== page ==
In early October of 2019, Donald Trump made one of the more morally repugnant decisions of his presidency.
Blindsiding the world with an announcement on Twitter, he ordered a sudden withdrawal of what few US military forces remained near Syria’s northern border.
“It is time for us to get out of these ridiculous endless wars, many of them tribal, and bring our soldiers home. We will fight where it is to our benefit,” Mr Trump said at the time.
“Turkey, Europe, Syria, Iran, Iraq, Russia and the Kurds will now have to figure the situation out.”
It was a staggering betrayal of America’s allies, the Kurds, whose help had been invaluable in the fight to crush ISIS.
RELATED: ‘They abandoned us’: Kurds accuse US of betraying them
The US funded, trained and armed Kurdish units throughout the war with ISIS, and in return they did the bulk of the fighting, suffering more than 12,000 casualties in the process.
Mr Trump rewarded that sacrifice by abandoning them, clearing the way for neighbouring Turkey to invade northern Syria and attack them.
“If Turkey does anything that I, in my great and unmatched wisdom, consider to be off limits, I will totally destroy and obliterate the economy of Turkey,” Mr Trump warned.
It was a hollow threat.
Within days, more than 100,000 people had been displaced from their homes, and the Kurds had already been subjected to war crimes and executions.
“They abandoned us,” said the Kurdish commander, General Mazloum Ebdi. The US withdrawal was labelled a “stab in the back”.
The words of the retreating American soldiers were just as haunting.
“They trusted us, and we broke that trust. It’s a stain on the American conscience” said one Army officer.
Why am I bringing this up? Because now Joe Biden is doing the same thing, abandoning America’s allies in Afghanistan to be conquered and oppressed by the Taliban.
On Friday the Taliban captured four more provincial capitals, adding to its seizure of Afghanistan’s second and third largest cities, Kandahar and Herat, the day before. It now controls more than two-thirds of the country.
Soon the militants will have encircled the national capital, Kabul.
So, 20 years after the Taliban was swept from power, the return of its evil regime now seems inevitable. Untold human rights abuses will follow.
In fact they’ve already started. Captured Afghan soldiers are being executed, civilians are being attacked, and women are being forced into marriage.
Taliban rule will mean ethnic cleansing, the death penalty for homosexuality, the end of education for women, and many more indignities for the Afghan people. All the progress of the last two decades will be undone.
“Afghanistan is in the throes of yet another chaotic and desperate chapter, an incredibly tragedy for its long-suffering people,” United Nations Secretary General Antonio Guterres said today.
“Afghanistan is spinning out of control.”
He said it was “particularly horrifying and heartbreaking” to see reports of Afghan women having their hard-won rights “ripped away from them”.
Mr Biden has chosen this outcome. It didn’t need to happen. He has decided Afghanistan’s return to the dark ages is an acceptable price for ending America’s longest war.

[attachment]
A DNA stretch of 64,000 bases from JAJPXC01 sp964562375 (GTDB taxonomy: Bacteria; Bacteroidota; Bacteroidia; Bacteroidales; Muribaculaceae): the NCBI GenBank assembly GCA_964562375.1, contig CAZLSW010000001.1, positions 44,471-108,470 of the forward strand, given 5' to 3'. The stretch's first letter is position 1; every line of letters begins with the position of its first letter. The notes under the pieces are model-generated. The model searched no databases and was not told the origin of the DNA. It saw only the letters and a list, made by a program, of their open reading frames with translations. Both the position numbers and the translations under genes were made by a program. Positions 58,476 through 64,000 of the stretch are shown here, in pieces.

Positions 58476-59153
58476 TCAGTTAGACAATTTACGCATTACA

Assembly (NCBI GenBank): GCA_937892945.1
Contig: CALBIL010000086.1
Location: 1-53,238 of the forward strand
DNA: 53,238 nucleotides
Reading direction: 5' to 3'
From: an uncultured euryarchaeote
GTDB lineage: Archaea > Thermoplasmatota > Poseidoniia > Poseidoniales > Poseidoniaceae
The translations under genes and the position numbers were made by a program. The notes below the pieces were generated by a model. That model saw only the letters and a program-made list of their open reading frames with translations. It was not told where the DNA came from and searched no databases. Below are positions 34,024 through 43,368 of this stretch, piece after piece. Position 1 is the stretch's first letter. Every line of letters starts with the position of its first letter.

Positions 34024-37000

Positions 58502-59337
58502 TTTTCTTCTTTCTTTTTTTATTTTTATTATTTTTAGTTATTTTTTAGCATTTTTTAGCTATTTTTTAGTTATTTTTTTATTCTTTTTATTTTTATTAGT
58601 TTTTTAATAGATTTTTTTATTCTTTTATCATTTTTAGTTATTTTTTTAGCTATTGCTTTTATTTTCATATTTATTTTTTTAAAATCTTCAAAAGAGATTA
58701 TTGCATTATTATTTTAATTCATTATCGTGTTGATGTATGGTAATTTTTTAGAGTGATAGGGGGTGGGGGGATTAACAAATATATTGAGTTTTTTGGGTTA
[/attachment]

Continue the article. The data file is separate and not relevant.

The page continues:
So far, the politician who campaigned on “restoring the soul of America” hasn’t even had the decency to express regret for what’s unfolding.
“I do not regret my decision,” the President said on Tuesday.
“We spent over $US1 trillion over 20 years. We trained and equipped with modern equipment over 300,000 Afghan forces. We lost thousands to death and injury, thousands of American personnel. They’ve got to fight for themselves, fight for their nation.”
White House Press Secretary Jen Psaki was no more sympathetic.
“They have what they need. What they need to determine is whether they have the political will to fight back,” she told reporters.
The only somewhat senior Biden administration official to display any real empathy has been Molly Montgomery, a deputy assistant secretary at the State Department.
“Woke up with a heavy heart, thinking about all the Afghan women and girls I worked with during my time in Kabul,” Ms Montgomery wrote on Twitter today.
“They were the beneficiaries of many of the gains we made, and now they stand to lose everything. We empowered them to lead, and now we are powerless to protect them.”
Tellingly, she deleted the tweet shortly afterwards.
RELATED: Map shows the Taliban’s rapid advance
Mr Biden knows he is unlikely to pay any immediate political price for the withdrawal.
Polls consistently show more than two-thirds of Americans support leaving Afghanistan, and you can understand why. Continuing the war indefinitely, at a significant financial and human cost, is not an appealing proposition.
But would staying have been better than the alternative, which is now happening at sickening speed before our eyes?
Will Americans still support the withdrawal five years from now, if the Taliban once again turns Afghanistan into a haven for terrorists to plot attacks on the West?
We all remember what happened after Barack Obama withdrew from Iraq: the power vacuum allowed the Islamic State to rise, and the US was forced to deploy forces to the region again.
But even if those nightmare scenarios don’t happen, Mr Biden has left another dark stain on his country’s conscience. The US, which so often claims to speak from the moral high ground, has hung another ally out to dry. And it will damage the nation’s reputation.
“With America’s allies left in the lurch, prospective partners will think twice before offering up their support in future conflicts,” the military historian Frederick Kagan wrote this week.
“They know that this is not how a global leader acts. And most important, so do we.”
Sam is news.com.au’s US correspondent | @SamClench